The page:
Concussions have become the latest hot button topic in sports. The focus on head injuries, not to mention a recent lawsuit filed against the NFL by thousands of former players, stems from claims that they have insufficient protection and cause a host of problems for athletes, including brain damage and depression. You might think using newer, higher-tech helmet models could prevent this problem, but new research found just the opposite.
A recent study from the University of Wisconsin Health Sports Medicine Center in Madison surveyed more than 1,300 high school football players to find out whether newer helmet models, such as Schutt’s Vengeance DCT, which promises “durometers that are specifically designed to absorb both high-velocity and low-velocity impacts,” were more effective in preventing concussions than older models. Their trainers kept track of which helmets players used and the occurrence and severity of their injuries. Researchers found no difference for the rate of concussions sustained between players who were wearing new helmets versus those whose helmets were a few years older.
Even more surprising? They also noted players who wore a custom-fitted mouth guard were more likely to get a concussion.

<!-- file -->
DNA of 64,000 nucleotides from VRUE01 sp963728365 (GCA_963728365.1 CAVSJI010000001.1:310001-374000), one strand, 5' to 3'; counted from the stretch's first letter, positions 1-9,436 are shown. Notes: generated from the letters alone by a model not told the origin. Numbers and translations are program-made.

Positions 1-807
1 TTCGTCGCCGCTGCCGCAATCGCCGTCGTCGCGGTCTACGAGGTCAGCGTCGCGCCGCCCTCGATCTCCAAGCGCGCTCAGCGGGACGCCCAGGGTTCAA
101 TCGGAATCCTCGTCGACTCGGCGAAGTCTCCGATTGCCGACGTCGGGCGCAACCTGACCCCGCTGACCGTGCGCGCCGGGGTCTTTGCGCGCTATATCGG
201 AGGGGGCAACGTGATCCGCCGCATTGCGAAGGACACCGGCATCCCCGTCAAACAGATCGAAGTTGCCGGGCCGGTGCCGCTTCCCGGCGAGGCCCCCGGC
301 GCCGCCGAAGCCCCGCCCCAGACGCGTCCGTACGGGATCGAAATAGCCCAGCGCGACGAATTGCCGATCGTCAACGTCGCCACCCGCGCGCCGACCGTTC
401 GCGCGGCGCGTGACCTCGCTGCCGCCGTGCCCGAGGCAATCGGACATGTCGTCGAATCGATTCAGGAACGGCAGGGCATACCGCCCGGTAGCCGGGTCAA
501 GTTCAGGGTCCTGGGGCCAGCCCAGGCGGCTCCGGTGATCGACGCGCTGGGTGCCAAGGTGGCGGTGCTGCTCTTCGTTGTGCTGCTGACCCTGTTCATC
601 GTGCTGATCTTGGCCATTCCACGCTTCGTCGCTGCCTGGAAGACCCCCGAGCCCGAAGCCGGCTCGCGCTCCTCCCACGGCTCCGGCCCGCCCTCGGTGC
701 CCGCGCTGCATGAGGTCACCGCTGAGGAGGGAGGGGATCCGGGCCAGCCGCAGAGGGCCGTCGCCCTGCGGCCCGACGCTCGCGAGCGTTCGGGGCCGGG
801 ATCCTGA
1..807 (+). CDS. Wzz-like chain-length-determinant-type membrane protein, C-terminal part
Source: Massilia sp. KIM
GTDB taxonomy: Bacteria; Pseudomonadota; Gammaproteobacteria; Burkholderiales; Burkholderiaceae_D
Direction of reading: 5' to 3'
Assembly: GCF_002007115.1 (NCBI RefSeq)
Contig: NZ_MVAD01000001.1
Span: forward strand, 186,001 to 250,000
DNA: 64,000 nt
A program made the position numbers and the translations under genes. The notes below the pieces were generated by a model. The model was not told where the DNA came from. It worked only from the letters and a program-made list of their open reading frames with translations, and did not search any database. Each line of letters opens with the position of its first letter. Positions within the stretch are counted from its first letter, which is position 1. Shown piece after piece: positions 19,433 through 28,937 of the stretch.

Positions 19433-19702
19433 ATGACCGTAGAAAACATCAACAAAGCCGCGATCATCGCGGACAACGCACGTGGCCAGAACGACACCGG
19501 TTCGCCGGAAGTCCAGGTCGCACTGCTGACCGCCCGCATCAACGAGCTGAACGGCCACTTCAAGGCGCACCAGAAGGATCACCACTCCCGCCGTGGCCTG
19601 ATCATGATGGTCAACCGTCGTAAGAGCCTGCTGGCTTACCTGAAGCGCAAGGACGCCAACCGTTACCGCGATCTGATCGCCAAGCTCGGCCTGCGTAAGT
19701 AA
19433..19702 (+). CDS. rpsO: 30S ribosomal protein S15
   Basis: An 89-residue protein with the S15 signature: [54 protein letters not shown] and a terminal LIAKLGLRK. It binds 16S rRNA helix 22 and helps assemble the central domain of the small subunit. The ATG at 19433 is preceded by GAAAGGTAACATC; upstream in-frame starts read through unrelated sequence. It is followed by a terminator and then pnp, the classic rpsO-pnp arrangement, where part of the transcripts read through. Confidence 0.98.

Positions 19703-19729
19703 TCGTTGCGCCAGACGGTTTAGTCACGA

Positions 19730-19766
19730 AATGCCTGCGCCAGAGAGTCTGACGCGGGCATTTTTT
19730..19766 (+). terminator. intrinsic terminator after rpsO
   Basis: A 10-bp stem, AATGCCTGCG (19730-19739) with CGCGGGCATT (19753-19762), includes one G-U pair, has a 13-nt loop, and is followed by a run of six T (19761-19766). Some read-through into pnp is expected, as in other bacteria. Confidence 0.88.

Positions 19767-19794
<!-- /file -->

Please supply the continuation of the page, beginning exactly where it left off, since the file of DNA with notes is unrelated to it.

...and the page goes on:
“[People] shouldn’t be really concerned with one football helmet being better than another,” says study author Timothy McGuine. With little science to prove the newer helmets are better, wearing an older helmet might be just as effective as wearing an newer one.
However, McGuine suggests that regular guys playing with their friends need to be vigilant. If you’re playing tackle football with a helmet and you think you might have a concussion, getting back on the field is a mistake. “What we’re finding is having one concussion makes it more likely to have a second or a third concussion,” he says. “If you’re back in the game too soon, you’re risk of concussion dramatically increases.
If you’re out on the field and take a big hit, assess yourself. If you’re overly dizzy, you might have a concussion. Stop what you’re doing and seek medical attention.
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